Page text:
What The Art of Social Enterprise tells us about legal structure

By Alec O’del

Social enterprise, the idea of using business as a force for good, is on the rise. Many wonder how a company can pursue positive social impact, while remaining financially sustainable. Lawyers Carl Frankel and Allen Bromberger discuss social entrepreneurship and the different social enterprise corporate structures in their book The Art of Social Enterprise. Traditionally, businesses have prioritized profits first. On the other hand, non profits prioritize the mission, but are burdened by finding funds to keep their operations afloat. The field of social enterprise offers a middle ground between these two extremes: combining a positive social impact while generating profit.

The authors compare and contrast different forms of for-profit structures. The three main forms they note are the C corporation, the S corporation, and the Limited Liability Corporation (LLC). All three protect their owners from personal legal liability. The difference is how shareholders are taxed. In a C corporation, the company’s profits are taxed, and when profits are distributed to owners as dividend, dividends are taxed at the owner’s personal tax rate for investments, which is lower than the rate for ordinary income. An S corporation has no corporate tax on profits, instead the revenues and expenses go to owners. Owners therefore get taxed once only at personal income rate. An S corporation cannot have more than 100 shareholders and less than 25% of income can generate from passive activities like stocks. A third form, an LLC, lets anyone be an owner, including another LLC or corporation.

Another newer structure that can be ideal for a socially impactful business is a Benefit Corporation (B corporation). This hybrid structure has been passed in over 30 states as of May 2018. B corporations must state that it is pursuing a specific public goal. The corporation must also give an annual report about what it has done in the past year to achieve the social mission. B corporations are legally required to prioritize mission and profits at least the same, thus protecting them if their future business decisions help the mission but hurt profits. This is why owners of B corporations are more protected from liability than other legal forms. Benefit Corporations in Rhode Island as of this writing include Packaging 2.0, Increment, Rhode Races Events, Pease Editing Services, Hillandale Food Hub, Junto Studios Works Co., Collaborative Energy Options, and Worldways Social Marketing. This new form is still being tested in many states and the results are promising!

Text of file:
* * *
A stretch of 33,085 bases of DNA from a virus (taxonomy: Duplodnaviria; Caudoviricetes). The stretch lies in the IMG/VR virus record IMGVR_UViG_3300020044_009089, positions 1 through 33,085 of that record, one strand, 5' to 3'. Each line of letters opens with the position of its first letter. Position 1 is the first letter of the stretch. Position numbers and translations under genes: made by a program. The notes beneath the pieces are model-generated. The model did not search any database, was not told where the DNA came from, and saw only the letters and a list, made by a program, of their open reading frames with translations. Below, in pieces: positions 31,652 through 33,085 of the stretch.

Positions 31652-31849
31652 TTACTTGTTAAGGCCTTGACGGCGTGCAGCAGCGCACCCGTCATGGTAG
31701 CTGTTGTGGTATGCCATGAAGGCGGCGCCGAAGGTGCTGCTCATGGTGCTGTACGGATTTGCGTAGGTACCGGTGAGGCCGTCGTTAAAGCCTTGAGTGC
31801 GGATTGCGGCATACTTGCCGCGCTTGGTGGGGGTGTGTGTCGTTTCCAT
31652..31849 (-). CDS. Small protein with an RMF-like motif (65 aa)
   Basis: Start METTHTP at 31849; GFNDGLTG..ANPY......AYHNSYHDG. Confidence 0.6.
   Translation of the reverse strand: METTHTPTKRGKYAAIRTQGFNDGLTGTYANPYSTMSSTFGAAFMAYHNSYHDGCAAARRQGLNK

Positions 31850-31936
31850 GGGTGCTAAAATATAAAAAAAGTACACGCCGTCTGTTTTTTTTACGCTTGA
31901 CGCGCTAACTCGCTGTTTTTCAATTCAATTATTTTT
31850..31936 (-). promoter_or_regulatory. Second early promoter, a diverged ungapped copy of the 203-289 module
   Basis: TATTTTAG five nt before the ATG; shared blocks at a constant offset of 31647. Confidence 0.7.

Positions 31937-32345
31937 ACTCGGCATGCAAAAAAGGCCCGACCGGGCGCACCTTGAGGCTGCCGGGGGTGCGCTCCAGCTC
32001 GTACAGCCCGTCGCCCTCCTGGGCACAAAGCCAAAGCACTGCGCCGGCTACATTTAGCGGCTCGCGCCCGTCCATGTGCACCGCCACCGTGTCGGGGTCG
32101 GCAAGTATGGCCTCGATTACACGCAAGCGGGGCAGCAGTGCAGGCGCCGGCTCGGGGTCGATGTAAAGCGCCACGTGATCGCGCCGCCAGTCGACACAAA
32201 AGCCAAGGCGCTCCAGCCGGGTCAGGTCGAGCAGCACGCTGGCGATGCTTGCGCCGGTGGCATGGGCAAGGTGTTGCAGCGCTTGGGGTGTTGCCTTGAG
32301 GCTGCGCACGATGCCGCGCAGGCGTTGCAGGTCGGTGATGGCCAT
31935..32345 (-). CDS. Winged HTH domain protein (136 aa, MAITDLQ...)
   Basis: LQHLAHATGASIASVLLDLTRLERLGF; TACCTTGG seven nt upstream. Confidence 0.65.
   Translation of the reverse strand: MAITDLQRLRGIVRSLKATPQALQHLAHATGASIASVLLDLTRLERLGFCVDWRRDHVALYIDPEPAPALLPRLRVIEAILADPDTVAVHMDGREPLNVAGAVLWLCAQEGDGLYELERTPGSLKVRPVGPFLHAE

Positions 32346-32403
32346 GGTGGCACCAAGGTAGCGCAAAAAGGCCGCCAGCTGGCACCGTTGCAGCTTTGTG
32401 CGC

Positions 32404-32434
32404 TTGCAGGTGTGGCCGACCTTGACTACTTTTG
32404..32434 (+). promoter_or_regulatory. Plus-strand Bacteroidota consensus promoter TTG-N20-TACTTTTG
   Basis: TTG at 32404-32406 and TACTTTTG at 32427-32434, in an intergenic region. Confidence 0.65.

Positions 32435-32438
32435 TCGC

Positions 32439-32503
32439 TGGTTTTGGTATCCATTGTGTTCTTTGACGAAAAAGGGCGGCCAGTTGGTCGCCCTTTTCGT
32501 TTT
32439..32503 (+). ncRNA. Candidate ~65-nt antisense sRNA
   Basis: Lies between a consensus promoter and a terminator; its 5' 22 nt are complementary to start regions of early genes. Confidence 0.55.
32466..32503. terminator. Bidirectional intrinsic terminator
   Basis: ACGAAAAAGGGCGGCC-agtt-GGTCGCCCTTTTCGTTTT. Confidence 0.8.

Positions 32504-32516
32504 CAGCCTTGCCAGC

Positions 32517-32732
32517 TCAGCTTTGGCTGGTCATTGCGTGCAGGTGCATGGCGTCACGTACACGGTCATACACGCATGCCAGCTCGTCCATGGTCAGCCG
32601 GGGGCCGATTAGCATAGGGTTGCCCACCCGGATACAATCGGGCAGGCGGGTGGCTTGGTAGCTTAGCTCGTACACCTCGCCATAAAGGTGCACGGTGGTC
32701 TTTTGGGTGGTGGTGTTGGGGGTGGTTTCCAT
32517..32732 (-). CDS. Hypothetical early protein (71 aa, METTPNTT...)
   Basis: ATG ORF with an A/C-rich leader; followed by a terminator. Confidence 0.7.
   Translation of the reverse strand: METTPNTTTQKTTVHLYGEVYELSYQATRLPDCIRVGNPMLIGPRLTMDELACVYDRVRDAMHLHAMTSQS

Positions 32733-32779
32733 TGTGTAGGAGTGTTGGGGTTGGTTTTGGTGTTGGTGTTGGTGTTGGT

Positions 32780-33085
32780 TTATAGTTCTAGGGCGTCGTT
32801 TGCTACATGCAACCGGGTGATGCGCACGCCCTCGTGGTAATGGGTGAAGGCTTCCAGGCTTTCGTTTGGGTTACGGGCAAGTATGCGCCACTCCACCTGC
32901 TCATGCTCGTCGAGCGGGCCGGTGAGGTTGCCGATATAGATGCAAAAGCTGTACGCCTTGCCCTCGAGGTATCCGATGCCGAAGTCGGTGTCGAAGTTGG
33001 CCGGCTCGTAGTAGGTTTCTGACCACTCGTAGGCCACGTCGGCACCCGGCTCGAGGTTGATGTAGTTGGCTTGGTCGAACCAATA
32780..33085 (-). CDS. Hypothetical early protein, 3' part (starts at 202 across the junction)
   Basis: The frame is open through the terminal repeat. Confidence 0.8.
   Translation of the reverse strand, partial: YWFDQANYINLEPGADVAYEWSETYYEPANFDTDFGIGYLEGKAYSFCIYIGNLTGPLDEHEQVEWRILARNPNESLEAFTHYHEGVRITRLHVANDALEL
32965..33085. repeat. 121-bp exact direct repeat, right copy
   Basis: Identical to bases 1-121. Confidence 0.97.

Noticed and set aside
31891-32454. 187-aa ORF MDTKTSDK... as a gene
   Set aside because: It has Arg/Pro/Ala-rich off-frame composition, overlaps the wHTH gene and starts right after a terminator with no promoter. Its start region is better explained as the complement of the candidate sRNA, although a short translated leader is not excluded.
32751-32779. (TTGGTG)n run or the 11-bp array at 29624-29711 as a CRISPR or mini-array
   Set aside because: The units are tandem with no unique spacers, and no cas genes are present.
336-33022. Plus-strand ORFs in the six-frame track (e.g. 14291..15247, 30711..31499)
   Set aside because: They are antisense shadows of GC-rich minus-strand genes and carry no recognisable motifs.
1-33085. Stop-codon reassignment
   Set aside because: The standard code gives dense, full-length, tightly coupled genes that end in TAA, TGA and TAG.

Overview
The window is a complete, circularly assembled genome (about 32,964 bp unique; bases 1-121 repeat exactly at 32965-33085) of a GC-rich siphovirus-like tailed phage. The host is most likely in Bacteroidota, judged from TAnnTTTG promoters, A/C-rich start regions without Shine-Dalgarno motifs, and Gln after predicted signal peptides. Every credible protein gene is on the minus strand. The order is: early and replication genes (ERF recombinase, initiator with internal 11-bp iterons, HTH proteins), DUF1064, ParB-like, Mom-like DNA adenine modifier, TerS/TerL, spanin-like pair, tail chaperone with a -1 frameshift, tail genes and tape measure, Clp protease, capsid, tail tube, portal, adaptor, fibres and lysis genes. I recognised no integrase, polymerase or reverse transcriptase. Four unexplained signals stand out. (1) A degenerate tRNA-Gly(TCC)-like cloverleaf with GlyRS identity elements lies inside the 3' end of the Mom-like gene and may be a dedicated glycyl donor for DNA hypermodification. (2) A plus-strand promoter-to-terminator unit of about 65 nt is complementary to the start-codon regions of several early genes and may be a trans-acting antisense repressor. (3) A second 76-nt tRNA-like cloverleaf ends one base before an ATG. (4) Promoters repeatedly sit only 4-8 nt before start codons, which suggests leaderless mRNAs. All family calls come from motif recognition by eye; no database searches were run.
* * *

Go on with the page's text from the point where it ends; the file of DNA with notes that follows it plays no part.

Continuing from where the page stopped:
Funding is another key issue discussed in the book. The writers stress that entrepreneurs should “Ask for as much money as you need not a penny more” (77). Strategies like crowdfunding or social media can generate funds to help businesses get started. However businesses that need a larger sum to achieve their goals ($500,000+) require a more efficient means of acquiring money. Thus, entrepreneurs have two strong options when acquiring money for their business: rent or buy. Renting means receiving loans that are required to be paid back with interest. SEG, for example, has a loan fund that offers small loans with competitive interest rates to social entrepreneurs. They also provide free technical help to potential borrowers who need assistance assembling their loan package. Buying money refers to equity, gaining funds in exchange for selling a portion of their company. In this case, the entrepreneur would not have to pay monthly interest, however, they would have to pay back the investors later through dividends or liquidity (selling their entire company).

Choosing the right structure for your business can be daunting. Each business is different so there’s no right model for everyone. Luckily, we made an infographic to describe some of the qualities of each model. For more information on business models please read The Art of Social Enterprise.

Art Social enterprise final draft

Intern - Alec Odel

Alec O’del
SEG Intern

Alec O’del has been running a part time chocolate business, O’Delicious! Chocolates ® since he was 10 years old. He is a senior at Rocky Hill School, and will be majoring in entrepreneurship and emerging enterprises at Syracuse University in the fall of 2018.